Part 3 - De-Linking From the IMF Agenda
It is possible, however, to imagine an alternative to the dismal reality created by neoliberal policies and the noose created by the investment strikes of the world’s banking institutions.
The late Egyptian Marxist Samir Amin provided us with a framework for building an international agenda that prioritizes the needs of the world’s poor and dispossessed, an alternative to today’s globalization that is dictated by the interests of global capital.
In his interview with Tricontinental: Institute for Social Research, Amin reflects on the era of the Non-Aligned Movement (NAM) and multi-polar globalization. This era, Amin said, was “a time when imperialism was compelled to make concessions and to accept the national-popular programmes of India and other African and Asian countries. Instead of the countries of the south adjusting to the needs and demands of globalisation, it was the imperialist countries which were compelled to adjust to our demands.”
By 2030, Amin continues, 85 percent of the population will be living in the Global South. The interests of the majority of this group are neglected by neoliberal policies that slash social spending and place social wealth in private hands. This 85 percent, Amin said, “can successfully de-link to various degrees in accordance not only with our size but also in accordance with our alternative political block, which would replace the core imperialist blocks which are controlling our countries today.”
The result of building such an alternative could indicate the ability of the world’s poor to “compel imperialism to accept [their] conditions or part of those conditions,” or to de-link.
Argentina’s poor and dispossessed are already challenging Macri’s agenda and pushing back against the constraints of global capital, having organized four general strikes since his term began in 2015. The country has been mired in protests similar to the cacerolazos that halted the streets of Buenos Aires during the 1998-2002 depression.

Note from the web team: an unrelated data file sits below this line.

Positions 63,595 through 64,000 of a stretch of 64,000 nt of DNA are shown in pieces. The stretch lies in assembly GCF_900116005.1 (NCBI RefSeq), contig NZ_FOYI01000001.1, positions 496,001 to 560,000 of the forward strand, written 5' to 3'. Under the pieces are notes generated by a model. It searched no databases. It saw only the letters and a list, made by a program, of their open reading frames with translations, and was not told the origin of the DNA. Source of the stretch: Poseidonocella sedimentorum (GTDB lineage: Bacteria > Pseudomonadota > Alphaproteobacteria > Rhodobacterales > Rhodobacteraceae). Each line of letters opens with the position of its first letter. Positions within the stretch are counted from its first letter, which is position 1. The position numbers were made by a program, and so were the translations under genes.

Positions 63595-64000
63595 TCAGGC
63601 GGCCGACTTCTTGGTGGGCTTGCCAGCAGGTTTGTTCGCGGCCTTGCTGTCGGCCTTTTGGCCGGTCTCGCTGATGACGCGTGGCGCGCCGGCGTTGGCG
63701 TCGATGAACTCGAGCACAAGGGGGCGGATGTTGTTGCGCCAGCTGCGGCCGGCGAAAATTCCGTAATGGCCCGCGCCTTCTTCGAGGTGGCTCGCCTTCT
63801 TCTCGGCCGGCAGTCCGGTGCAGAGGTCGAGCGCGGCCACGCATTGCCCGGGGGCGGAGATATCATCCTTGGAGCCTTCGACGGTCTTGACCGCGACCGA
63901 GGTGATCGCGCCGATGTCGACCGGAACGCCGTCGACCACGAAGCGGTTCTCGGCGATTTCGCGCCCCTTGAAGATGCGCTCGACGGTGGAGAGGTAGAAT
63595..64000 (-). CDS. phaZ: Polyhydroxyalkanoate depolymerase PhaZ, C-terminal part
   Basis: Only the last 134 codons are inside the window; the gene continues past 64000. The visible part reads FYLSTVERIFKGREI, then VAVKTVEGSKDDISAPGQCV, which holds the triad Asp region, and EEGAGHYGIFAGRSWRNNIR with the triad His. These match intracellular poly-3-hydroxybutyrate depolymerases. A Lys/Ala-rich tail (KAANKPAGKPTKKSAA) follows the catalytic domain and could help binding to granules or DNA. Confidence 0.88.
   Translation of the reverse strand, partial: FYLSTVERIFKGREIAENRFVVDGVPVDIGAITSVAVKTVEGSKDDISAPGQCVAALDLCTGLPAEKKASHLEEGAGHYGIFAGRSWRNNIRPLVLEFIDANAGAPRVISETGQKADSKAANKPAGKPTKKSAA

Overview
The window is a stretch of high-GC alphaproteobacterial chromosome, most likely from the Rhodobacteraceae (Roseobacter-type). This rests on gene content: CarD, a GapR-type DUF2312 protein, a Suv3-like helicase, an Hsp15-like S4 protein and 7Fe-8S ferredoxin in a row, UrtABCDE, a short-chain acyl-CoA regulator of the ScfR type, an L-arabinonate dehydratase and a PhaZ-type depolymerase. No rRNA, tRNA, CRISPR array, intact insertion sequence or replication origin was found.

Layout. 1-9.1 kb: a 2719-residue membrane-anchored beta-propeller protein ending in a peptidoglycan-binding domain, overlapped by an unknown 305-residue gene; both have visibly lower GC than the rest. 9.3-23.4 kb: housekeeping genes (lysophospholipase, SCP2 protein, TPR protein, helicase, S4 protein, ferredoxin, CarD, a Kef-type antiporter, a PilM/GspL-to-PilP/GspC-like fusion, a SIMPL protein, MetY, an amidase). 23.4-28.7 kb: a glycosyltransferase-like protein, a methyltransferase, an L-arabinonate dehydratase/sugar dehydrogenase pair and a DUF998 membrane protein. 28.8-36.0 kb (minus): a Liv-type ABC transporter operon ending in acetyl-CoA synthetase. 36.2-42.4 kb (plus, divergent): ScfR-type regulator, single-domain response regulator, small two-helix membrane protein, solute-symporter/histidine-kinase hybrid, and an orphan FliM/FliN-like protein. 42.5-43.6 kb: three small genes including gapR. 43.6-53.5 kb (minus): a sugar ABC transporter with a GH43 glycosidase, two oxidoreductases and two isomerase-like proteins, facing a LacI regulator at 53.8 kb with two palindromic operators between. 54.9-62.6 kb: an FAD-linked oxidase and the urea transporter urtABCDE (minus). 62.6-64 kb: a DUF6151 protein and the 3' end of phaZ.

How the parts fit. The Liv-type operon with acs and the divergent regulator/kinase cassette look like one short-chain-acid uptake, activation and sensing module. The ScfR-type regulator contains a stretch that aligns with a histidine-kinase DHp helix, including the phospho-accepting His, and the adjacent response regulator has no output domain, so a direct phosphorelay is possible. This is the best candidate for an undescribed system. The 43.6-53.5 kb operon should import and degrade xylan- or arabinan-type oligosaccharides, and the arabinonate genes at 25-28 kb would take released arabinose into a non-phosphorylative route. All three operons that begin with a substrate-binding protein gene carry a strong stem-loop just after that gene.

As Tricontinental: Institute for Social Research’s recent dossier points out, groups such as the Federation of Workers of the Popular Economy (CTEP) are creating cooperatives among the country’s growing sector of informal workers, providing “an illustration of how the working class has been fragmented and reorganised by neo-liberal policies.”
These efforts are not limited to Argentina. In the Indian state of Kerala, the Left Democratic Front government led one of the most successful rescue and reconstruction efforts in the country’s history after the most devastating floods seen in 94 years, despite an attempt from the country’s right-wing to not only neglect but actively stifle aid to the communist-led state.
In South Africa, shack dwellers of the Abahlali baseMjondolo movement are occupying lands and building homes, refusing to leave their dignity up to the whims of the State and the country’s elite.
Across the world, people, and people’s movements, are fighting back and creating alternatives to neoliberal policies.
As long as this happens, global capital will use any means that it has—whether through economic policy and coercion or through military force—to protect its interests. But, as Amin suggests, if the 85 percent of the world’s poor, from Argentina’s informal workers to South Africa’s shack dwellers, de-link from a neoliberal agenda and link with each other, they may very well be able to compel the current world order to accept their conditions and begin to create a future free from the shackles of global capital.